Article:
Putin facing nightmare as Russia set to lose all Ukrainian territory gained since 2014


    The Russian military’s downfall in Ukraine has been reported extensively since the start of the war. Vladimir Putin’s soldiers failed to take the capital Kyiv and then lost swathes of territory near Kharkiv in September. In April, Russia’s main naval vessel was sunk by Ukrainian forces in the Black Sea. Desperate to avoid further embarrassment, Russian troops are now defending the territory they hold in Kherson, southern Ukraine, as well as regions in the east. But Ben Hodges, former commanding general of the United States Army Europe, believes that Russia is set to lose all territory gained since 2014.

    This would mean Ukraine taking back Crimea, the territory annexed by Russia in 2014. Key to this objective is the HIMARS (High Mobility Artillery Rocket System).

    Mr Hodges explained: “If you think about HIMARS, what is happening now is the offensives are moving to Kherson, and I think Kherson’s probably going to fall in the next three or four weeks, and then there is the other wing of the counteroffensive coming down south towards Donetsk.

    “Both of these are headed towards Crimea. Once they get HIMARS in range inside Crimea it is math after that.”

    The HIMARS is a light multiple rocket launcher developed in the Nineties for the US Army, usually mounted on a truck, and enable forces to strike targets at longer range.

    Logistics is not the only issue harming Russia’s military efforts. Low morale has also been a reported source of problems during the war. On Friday, reports claimed that Russia’s forces are now threatening to shoot down their own men if they try and retreat.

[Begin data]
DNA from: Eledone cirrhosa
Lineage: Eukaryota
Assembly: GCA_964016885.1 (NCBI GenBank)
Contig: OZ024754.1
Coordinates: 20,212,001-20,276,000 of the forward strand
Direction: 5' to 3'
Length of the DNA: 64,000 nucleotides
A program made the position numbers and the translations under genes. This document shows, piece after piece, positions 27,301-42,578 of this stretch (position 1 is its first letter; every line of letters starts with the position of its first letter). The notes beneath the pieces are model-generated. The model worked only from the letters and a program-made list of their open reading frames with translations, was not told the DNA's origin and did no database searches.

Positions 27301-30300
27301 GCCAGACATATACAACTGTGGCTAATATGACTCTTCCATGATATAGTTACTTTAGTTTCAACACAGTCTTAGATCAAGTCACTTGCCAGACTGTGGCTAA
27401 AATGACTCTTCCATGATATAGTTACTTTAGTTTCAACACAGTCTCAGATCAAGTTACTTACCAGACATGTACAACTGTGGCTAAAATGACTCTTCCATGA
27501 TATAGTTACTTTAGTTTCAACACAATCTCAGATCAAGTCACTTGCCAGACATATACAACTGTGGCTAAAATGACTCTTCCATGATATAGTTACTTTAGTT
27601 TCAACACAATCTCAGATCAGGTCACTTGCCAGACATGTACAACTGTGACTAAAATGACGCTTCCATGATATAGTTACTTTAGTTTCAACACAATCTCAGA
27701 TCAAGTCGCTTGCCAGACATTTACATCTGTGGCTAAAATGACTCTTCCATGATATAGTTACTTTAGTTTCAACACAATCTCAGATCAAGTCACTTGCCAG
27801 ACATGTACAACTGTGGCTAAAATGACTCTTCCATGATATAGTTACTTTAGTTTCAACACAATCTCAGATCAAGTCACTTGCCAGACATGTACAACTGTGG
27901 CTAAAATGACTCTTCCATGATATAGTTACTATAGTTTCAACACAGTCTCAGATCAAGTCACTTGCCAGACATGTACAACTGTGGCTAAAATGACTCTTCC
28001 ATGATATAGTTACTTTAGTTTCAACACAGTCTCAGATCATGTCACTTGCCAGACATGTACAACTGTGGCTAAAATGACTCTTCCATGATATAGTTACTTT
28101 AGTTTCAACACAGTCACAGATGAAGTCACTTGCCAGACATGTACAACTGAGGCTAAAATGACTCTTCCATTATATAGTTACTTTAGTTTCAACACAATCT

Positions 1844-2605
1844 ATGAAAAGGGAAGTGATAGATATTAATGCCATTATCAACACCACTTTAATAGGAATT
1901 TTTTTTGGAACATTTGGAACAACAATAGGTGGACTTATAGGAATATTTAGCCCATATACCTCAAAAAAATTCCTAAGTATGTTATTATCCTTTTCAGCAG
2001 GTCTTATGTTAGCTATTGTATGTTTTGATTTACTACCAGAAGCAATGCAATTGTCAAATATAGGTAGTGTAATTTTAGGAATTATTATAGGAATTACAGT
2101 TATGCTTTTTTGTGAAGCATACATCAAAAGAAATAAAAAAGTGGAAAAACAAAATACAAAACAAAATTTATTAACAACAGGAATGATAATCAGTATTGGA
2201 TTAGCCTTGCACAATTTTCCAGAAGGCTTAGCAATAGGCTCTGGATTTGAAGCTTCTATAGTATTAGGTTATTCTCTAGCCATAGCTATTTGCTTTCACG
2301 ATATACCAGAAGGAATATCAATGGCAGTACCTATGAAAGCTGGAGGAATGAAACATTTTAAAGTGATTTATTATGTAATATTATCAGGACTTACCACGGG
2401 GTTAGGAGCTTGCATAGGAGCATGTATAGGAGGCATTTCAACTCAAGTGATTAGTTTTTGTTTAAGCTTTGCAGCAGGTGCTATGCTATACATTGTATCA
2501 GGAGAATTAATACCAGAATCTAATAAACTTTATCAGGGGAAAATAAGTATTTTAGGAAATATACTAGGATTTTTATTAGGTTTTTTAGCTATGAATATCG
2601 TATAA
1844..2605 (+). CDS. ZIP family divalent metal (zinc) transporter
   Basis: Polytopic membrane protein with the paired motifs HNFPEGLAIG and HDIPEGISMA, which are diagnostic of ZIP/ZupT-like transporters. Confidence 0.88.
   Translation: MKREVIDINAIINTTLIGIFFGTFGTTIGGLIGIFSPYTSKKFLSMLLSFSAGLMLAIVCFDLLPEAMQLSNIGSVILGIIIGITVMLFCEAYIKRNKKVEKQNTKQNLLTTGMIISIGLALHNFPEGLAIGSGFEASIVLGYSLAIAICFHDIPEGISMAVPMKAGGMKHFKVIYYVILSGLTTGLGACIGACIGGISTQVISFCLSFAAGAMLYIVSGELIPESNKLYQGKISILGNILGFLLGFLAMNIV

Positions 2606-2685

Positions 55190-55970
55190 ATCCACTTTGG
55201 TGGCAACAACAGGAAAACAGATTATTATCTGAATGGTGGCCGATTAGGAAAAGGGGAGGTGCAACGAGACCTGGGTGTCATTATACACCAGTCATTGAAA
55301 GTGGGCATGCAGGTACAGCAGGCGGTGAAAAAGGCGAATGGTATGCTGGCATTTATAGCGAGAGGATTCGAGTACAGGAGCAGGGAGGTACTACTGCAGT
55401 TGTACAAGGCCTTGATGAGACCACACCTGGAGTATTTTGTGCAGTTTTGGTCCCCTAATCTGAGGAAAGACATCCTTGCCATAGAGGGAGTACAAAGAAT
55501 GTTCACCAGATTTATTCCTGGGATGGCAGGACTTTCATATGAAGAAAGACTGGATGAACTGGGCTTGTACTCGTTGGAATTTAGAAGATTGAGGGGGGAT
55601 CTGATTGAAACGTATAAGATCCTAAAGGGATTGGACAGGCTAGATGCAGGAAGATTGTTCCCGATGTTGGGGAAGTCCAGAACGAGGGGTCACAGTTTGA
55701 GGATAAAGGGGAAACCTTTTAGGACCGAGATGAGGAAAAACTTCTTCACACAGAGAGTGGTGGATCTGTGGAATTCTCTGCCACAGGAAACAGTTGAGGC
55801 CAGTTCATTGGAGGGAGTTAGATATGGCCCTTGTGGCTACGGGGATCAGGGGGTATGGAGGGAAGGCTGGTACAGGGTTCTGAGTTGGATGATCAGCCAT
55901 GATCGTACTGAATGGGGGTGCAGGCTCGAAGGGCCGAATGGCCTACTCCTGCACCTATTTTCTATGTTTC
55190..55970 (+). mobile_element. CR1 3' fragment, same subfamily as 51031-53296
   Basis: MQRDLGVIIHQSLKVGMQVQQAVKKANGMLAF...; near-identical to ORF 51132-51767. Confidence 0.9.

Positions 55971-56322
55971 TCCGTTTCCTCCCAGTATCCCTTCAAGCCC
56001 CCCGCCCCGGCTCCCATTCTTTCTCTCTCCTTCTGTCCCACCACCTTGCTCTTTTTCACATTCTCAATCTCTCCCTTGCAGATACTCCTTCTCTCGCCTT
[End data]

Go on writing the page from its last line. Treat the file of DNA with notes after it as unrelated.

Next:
The Ministry of Defence said in an intelligence update: “Due to low morale and reluctance to fight, Russian forces have probably started deploying ‘barrier troops’ or ‘blocking units’.”

    The report added that this “likely attests to the low quality, low morale and indiscipline of Russian forces.”

    As Russia prepares to defend Kherson, the Kremlin has signalled that its soldiers may well retreat, with a source close to the halls of power this week saying: “Most likely our units, our soldiers, will leave for the left (eastern) bank.”

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    However, Ukraine is weary that such comments could be a trap to try and lure Ukrainian troops into a disadvantaged position. Natalia Humeniuk, a spokesperson for Ukraine’s southern military command, said this week: “This could be a manifestation of a particular provocation in order to create the impression that the settlements are abandoned, that it is safe to enter them, while they are preparing for street battles.”

    For now, Ukrainians are content with making slow but consistent advances near Kherson, and US military figures are confident that they can eventually reclaim the city. US Defence Secretary, Lloyd Austin, was speaking at the Pentagon in Washington this week when he said Ukraine is capable of just that.

    He said: “On the issue of whether the Ukrainians can take the remaining territory on the west side of the Dnipro [Dnieper] river and in Kherson, I certainly believe that they have the capability to do that.

    “Most importantly, the Ukrainians believe they have the capability to do that. We have seen them engage in a very methodical but effective effort to take back their sovereign territory.”


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